Those of you who’re reading and who belong to the pediatricians’ gang already know what I am talking about: the 50th percentile. There’s no mother who doesn’t want her offspring to be above it in weight, height, intelligence and everything else that a good mother could desired for her child. That’s why pediatricians, who dedicate our lives to children care, love percentiles so much. But what is the meaning of the term percentile?. Let’s start from the beginning…
If we have the distribution of values of a variable we can summarize it with a central and a dispersion measure. The most common are the mean and the standard deviation, respectively, but sometimes we use other measures of central tendency (such us the median or the mode) and of dispersion.
The simplest of these other measures of dispersion is called range, which is defined as the difference between the maximum and minimum values of the distribution.
Let’s suppose that we collect the birth weights of the last 100 children born at our hospital and we order them as they appear in the table. The lowest value was 2200 grams, while the prize for the biggest goes to an infant who weighed 4000 grams. The range in this case is 1800 grams but, of course, if we do not have the table and someone tell us just this, we couldn’t have much idea about how our babies are in size. This is why it’s usually preferred to give the range with explicit minimum and maximum values. In our case it would be from 2200 to 4000 grams.
If you remember how to calculate the median, you will see that it values 3050 grams. To complete the picture we need a measure that tells us how the rest of the weights are distributed around the median and within the range.
The easiest way is to divide the distribution in four equal segments including 25% of children each one. These segments are called quartiles, and there’re three of them: the first quartile (at 25% above the minimum), the second quartile (which is the same as the median) and the third quartile (at 75%, between the median and the maximum). We come up with four segments: from the minimum to the first quartile, from the first to the second (median), from second to third and from third to the maximum. In our case, the three quartiles would be 2830, 3050 and 3200 grams. Some people call these the lower quartile, the median and the upper quartile, but they are the same thing.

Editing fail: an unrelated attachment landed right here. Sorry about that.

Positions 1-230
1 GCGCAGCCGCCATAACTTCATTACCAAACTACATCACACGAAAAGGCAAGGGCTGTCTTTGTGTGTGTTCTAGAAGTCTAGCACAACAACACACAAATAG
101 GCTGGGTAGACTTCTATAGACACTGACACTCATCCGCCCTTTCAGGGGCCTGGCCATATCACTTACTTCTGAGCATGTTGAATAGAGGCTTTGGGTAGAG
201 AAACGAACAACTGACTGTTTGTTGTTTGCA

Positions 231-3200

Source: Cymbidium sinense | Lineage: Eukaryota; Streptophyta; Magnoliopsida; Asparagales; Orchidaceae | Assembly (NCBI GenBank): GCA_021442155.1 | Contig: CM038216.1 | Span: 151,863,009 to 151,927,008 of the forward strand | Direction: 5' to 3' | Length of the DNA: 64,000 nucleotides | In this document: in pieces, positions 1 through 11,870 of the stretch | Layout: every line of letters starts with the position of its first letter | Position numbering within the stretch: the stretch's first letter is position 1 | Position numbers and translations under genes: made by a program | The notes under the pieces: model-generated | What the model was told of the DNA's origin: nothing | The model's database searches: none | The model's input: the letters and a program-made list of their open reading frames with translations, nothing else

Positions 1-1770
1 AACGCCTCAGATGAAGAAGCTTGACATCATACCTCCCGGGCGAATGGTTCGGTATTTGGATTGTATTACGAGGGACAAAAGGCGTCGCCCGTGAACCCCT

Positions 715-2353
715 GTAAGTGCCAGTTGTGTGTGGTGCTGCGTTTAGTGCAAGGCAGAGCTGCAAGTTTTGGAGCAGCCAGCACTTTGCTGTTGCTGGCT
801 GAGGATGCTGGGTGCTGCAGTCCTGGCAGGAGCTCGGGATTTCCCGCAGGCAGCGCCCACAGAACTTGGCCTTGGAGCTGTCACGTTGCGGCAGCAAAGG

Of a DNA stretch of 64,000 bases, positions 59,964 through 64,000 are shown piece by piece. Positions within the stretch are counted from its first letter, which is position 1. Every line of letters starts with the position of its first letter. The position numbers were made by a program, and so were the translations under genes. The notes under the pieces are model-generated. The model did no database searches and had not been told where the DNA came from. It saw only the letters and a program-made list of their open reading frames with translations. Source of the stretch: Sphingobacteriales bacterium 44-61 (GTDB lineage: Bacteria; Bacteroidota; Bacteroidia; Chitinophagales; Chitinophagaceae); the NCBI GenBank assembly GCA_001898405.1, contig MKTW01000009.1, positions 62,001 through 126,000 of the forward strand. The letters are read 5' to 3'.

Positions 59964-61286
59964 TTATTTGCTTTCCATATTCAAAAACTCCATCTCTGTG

Now if we know that the median is 3050 grams and 50% of children weight between 2830 and 3200 grams, we’ll have a pretty good idea about the birth weights of our newborns. This interval is called the interquartile range and it’s usually provided along with the median to summarize the distribution. In our example: a median of 3050 grams with an interquartile range from 2830-3200 grams.
But we can go much further. We can divide the distribution in the number of segments we want. The deciles are the result of dividing it in ten segments and our revered percentiles the result of dividing it in a hundred.
There is a fairly simple formula to calculate any percentile we want. For example, the Pth percentile would be at position (P/100)x(n+1), where n represents the sample size. In our distribution of neonates, the 22nd percentile would be (22/100)x(100+1) = 22.2, i.e. 2770 grams.
The sharpest of you may have noticed that our 3050 grams correspond not only to the median, but also to the fifth decile and to the 50th percentile, the desired one.
The great use of percentile, apart from to give satisfaction to 50% of mothers (those who have their children above the median), is to allow us to estimate the probability of a certain value of the variable within the population. In general, the closer you are to the median the better it be (at least in medicine), and the further away from it the more likely that someone take you to a doctor to find out why you are not closer to the precious percentile or, even, something above it.
But if we really want to further refine the calculation of the probability to obtain a particular value within a data distribution, there’re other techniques related with the standardization of the dispersion measure we use. But that’s another story…